On August 31, the the Bureau of Alcohol, Tobacco, Firearms and Explosives (ATF) issued a notice of proposed rulemaking to change more definitions, this time related to who or what is a gun dealer.
Under the leverage of the so-called “Bipartisan Safer Communities Act”, passed in 2022, the proposed notice of rulemaking attempts to broaden the definition of a firearms dealer to include private party sales. (The goal of the Biden administration is to ultimately move towards “universal background checks”, a sticking point that Second Amendment supporters thoroughly reject for the de facto gun registration database that would inevitably result.)
Today, individuals who may wish to liquidate some of their private collection at a gun show, or online through popular, legal firearms brokers, may now be hamstrung by a rule that requires them to register as firearms dealers. And here’s the kicker. The rule doesn’t say how many firearms sold might qualify one as a “dealer”.
According to the rule, “There is no minimum threshold number of firearms purchased or sold that triggers the licensing requirement.”
Putting aside the fact that the ATF doesn’t have the regulatory authority to make law, the rule is intended to have a chilling effect on the already-lawful transfer of firearms between individuals. It is specifically aimed at closing the so-called “gun show loophole”.
Today, Federal law regulates persons in the business of firearms sales, and they must obtain a license from the government to operate as such. They must also conduct background checks when selling a firearm, including all sales by licensed firearms dealers at gun shows.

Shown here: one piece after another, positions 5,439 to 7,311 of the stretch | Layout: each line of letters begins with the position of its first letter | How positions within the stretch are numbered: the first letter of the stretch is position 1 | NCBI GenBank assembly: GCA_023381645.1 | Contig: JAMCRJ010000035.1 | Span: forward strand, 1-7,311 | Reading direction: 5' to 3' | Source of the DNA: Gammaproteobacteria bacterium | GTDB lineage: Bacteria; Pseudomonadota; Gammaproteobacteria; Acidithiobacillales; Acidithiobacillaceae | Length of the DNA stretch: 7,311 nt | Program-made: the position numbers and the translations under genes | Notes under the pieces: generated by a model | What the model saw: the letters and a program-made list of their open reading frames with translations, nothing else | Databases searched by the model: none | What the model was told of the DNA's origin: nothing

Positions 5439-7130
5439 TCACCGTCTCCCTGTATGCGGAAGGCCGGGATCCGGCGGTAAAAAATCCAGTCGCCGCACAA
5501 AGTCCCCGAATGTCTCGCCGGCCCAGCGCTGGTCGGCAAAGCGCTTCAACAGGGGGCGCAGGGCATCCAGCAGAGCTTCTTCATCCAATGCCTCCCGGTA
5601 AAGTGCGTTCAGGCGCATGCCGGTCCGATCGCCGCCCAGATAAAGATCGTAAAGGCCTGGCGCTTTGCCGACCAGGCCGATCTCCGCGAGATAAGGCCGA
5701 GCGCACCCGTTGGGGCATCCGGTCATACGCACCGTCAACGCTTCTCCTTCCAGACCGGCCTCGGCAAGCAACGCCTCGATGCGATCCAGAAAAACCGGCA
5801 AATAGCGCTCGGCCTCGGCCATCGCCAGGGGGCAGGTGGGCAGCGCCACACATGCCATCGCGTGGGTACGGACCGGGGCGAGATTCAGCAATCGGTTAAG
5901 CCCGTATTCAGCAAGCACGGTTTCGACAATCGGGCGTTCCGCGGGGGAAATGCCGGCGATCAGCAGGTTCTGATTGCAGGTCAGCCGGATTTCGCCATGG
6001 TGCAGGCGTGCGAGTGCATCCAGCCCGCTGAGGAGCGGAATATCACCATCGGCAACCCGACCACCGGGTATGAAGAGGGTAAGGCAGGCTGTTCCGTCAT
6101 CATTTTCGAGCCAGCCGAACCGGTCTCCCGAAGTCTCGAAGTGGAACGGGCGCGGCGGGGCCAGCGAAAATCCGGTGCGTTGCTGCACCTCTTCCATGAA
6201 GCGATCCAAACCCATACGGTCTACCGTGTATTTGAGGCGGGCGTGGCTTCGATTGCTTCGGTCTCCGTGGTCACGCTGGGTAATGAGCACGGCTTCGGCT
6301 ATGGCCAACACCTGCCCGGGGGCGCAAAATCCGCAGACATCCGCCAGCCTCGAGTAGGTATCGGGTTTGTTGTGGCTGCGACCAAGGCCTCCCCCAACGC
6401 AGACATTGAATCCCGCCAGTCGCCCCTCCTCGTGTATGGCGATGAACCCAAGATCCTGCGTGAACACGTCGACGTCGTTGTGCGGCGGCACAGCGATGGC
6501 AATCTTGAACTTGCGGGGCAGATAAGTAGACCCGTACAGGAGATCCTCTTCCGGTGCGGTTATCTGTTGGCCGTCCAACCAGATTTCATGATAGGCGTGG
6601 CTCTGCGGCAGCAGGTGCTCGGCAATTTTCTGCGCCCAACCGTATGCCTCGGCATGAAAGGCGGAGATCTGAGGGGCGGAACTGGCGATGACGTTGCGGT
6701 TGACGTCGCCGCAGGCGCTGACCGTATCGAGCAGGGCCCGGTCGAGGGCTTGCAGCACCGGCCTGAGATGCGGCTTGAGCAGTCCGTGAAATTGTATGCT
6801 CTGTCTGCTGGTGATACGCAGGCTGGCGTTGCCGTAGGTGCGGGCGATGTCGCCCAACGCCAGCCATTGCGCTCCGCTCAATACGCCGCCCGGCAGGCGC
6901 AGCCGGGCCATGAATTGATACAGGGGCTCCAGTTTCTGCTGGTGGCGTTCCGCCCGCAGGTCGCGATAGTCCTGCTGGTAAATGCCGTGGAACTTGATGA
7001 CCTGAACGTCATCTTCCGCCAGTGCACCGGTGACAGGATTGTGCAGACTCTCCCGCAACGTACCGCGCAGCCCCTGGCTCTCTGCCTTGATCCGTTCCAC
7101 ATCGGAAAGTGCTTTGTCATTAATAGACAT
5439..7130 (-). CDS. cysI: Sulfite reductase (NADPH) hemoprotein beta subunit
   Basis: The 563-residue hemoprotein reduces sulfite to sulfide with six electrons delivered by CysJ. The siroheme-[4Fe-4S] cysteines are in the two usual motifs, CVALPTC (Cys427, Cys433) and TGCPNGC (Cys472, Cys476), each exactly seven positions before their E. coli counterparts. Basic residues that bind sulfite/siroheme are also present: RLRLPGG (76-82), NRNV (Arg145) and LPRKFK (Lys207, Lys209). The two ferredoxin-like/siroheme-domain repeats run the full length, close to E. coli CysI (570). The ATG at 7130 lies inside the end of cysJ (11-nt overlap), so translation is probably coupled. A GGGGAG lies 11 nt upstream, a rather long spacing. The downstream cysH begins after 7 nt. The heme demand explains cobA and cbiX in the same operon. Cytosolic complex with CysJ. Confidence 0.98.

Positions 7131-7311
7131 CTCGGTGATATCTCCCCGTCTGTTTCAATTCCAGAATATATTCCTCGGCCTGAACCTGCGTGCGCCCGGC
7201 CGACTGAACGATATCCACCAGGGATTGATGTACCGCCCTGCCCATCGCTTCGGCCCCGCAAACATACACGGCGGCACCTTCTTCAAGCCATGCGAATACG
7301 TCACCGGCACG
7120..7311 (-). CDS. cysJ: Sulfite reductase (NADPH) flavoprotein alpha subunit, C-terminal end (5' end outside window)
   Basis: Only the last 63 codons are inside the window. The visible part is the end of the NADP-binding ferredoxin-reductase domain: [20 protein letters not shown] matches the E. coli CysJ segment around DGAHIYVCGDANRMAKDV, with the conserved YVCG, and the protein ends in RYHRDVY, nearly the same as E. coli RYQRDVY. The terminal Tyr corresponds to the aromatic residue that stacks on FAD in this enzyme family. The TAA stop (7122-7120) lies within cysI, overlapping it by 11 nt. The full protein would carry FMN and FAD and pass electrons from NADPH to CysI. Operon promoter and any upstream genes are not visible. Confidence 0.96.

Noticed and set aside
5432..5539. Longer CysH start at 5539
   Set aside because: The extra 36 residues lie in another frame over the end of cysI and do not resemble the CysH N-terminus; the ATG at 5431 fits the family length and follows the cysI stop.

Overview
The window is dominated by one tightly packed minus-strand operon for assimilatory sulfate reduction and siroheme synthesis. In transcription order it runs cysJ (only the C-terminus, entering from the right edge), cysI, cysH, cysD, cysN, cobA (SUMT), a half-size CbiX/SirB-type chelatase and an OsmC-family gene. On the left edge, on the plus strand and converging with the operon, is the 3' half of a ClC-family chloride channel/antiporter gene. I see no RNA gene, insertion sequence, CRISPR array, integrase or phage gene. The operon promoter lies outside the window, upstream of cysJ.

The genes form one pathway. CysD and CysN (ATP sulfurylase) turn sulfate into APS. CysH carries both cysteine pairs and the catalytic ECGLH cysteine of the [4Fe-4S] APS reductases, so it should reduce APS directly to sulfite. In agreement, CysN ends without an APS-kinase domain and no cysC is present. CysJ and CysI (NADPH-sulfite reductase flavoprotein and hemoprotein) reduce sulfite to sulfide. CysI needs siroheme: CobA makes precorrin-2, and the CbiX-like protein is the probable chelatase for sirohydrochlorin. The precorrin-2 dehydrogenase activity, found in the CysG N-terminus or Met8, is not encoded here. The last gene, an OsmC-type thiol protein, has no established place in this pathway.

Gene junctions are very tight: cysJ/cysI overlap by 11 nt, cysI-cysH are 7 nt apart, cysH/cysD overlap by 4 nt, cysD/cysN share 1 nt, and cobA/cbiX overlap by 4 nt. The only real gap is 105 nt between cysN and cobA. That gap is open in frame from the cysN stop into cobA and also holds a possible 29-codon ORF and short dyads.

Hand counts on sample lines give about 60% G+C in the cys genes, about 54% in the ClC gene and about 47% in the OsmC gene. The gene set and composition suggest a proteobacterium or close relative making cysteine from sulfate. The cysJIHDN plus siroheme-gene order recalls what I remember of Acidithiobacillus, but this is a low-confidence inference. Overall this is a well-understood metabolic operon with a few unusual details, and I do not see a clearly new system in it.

However, there is no federal law governing the sales of a firearm by a private citizen who is not in the business of selling firearms for profit (also known as the “private sale exception”). Selling a couple of firearms one no longer wants, for example, is not regulated by federal law. That also means it’s legal, although certain states may have stricter standards for firearms transfers between individuals. Under the new ATF definitions, that will change.
(According to the Gun Control Act in 1968, guns still cannot be sold to prohibited persons, even in private transactions.)
The new ATF proposed rule (108 pages) attempts to redefine a wide collection of terms, including, but not limited to:
- engaged in the business
- predominantly earn a profit
- principal objective of livelihood and profit
- engaged in the business
- responsible person
As is often the case with such rules, it’s the unintended consequences, or rather the known pitfalls that can ensnare the well-intentioned, that are cause for concern. The ATF has already demonstrated its willingness to ensnare and infringe upon the law-abiding as we reported earlier this year with its pistol brace rule. The new, unconstitutional rule is yet one more example of this infringement by the Biden administration.
Gun Owners of America has already announced that it will sue the Biden Administration over this rule.
To submit your comments on the proposed rule, click here to visit the Federal Registrar.